This was the third vintage of Laughing Stock’s Bordeaux blend ‘Portfolio’, but the first vintage they added their estate grown Malbec and Petit Verdot. What impressed me most was the integration between fruit flavors and oak. I know David (winemaker) goes to great lengths to improve his barrel program, and this is a great example of that marriage and how it works together to create flavors that each component could not reach on its own. Oak and fruit is a beautiful balance but an easy one to screw up. I am still seeing too many winemakers throw too much oak at their fruit and the flavors just don’t play nice together.
Here is a wine that was over six years old and when tasted blind, I would not have said this wine was more than three to four years old. That tells me this wine is aging very gracefully and will continue to do so for some time. I recommend 3-5 years but as your learning about my palate, I like the flavors of older wines and would hold mine for another 6-8 years and really go for some bottle aged complexity.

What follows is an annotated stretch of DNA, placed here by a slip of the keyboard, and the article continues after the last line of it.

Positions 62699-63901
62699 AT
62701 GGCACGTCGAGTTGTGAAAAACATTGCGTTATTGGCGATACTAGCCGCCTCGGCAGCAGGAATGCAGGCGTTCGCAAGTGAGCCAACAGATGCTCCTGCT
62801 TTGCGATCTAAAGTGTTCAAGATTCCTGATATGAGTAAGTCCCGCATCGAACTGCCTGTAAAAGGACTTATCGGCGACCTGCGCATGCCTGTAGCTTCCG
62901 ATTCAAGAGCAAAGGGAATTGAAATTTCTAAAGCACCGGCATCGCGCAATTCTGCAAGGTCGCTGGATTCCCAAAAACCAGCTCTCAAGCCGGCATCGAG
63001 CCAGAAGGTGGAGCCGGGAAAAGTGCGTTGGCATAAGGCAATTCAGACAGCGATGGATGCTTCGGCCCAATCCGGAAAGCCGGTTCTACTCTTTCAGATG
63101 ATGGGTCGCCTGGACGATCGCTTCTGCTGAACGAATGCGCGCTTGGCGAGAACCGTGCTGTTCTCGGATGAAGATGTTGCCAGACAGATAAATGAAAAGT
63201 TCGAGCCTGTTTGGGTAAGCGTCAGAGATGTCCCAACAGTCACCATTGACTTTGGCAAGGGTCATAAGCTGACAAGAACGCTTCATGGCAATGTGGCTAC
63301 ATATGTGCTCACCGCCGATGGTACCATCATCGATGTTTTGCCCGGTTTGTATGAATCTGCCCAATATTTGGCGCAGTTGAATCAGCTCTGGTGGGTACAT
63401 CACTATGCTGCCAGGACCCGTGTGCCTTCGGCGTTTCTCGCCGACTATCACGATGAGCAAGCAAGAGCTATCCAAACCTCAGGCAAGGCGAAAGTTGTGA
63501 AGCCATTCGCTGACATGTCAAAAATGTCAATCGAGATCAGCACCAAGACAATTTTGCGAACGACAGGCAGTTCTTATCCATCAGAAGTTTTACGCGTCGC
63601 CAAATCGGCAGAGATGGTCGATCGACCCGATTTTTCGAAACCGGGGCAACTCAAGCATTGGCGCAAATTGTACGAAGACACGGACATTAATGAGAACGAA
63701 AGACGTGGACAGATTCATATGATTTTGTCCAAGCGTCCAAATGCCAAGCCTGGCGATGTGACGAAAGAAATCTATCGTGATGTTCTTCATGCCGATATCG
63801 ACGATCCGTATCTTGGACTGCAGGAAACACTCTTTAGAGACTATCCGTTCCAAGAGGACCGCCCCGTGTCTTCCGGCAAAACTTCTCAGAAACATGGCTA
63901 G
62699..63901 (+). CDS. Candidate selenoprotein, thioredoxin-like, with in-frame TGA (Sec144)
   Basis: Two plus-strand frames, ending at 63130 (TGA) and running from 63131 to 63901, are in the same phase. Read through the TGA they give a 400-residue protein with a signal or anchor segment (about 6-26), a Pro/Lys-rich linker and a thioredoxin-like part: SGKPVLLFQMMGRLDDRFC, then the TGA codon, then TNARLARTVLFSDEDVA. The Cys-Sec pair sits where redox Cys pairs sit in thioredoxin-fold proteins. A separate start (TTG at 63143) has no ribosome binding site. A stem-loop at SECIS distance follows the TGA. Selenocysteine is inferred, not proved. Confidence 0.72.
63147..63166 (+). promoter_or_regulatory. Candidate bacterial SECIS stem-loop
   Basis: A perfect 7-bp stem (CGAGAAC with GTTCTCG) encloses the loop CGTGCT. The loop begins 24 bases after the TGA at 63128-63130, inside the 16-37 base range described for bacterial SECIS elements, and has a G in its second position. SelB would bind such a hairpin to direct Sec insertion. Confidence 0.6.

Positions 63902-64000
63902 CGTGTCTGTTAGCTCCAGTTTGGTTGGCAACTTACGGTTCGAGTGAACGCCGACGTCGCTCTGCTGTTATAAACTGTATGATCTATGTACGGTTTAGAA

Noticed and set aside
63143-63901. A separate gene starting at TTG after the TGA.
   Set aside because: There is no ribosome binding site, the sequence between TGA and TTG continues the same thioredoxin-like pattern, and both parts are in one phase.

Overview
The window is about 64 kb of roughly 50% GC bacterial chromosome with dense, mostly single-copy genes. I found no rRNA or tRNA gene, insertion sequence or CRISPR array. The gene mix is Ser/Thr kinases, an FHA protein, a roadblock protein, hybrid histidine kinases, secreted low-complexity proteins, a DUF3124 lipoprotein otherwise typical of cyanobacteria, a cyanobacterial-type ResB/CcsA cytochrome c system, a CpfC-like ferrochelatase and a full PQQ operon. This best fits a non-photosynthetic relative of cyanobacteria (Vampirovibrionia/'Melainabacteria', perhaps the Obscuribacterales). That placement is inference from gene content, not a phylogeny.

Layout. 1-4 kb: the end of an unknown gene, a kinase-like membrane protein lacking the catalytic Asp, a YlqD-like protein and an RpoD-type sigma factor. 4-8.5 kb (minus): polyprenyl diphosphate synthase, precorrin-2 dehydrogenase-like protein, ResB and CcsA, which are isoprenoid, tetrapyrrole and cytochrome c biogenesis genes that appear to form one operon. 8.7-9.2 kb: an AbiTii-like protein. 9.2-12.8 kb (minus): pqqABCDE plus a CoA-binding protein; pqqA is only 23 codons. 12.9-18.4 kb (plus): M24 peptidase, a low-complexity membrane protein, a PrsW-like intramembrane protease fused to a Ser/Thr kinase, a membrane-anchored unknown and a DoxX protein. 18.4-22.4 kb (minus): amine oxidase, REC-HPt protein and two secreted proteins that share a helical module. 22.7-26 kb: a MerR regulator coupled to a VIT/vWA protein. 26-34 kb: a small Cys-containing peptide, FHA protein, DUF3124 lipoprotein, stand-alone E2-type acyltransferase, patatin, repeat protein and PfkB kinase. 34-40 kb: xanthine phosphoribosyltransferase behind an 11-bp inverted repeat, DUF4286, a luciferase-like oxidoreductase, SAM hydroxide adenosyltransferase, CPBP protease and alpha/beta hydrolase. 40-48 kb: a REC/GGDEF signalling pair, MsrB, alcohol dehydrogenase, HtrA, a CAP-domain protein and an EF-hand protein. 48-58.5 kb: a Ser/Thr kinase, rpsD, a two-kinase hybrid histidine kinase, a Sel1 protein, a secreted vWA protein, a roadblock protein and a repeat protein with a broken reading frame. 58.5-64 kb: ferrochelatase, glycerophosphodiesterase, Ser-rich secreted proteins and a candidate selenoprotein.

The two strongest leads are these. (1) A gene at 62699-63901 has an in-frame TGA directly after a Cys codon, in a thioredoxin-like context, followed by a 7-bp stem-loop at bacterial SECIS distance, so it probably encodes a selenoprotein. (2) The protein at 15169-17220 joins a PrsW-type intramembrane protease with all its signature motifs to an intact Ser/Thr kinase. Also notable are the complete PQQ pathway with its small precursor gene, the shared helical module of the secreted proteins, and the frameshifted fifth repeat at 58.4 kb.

The longer you hold this wine, the softer I would go with food. The complexity is going to increase and it would be a shame to beat up all that time in the bottle with some BBQ sauce or something too spicy. I am recommending savory stews, braised short ribs, or a steak with just good quality salt and pepper on it.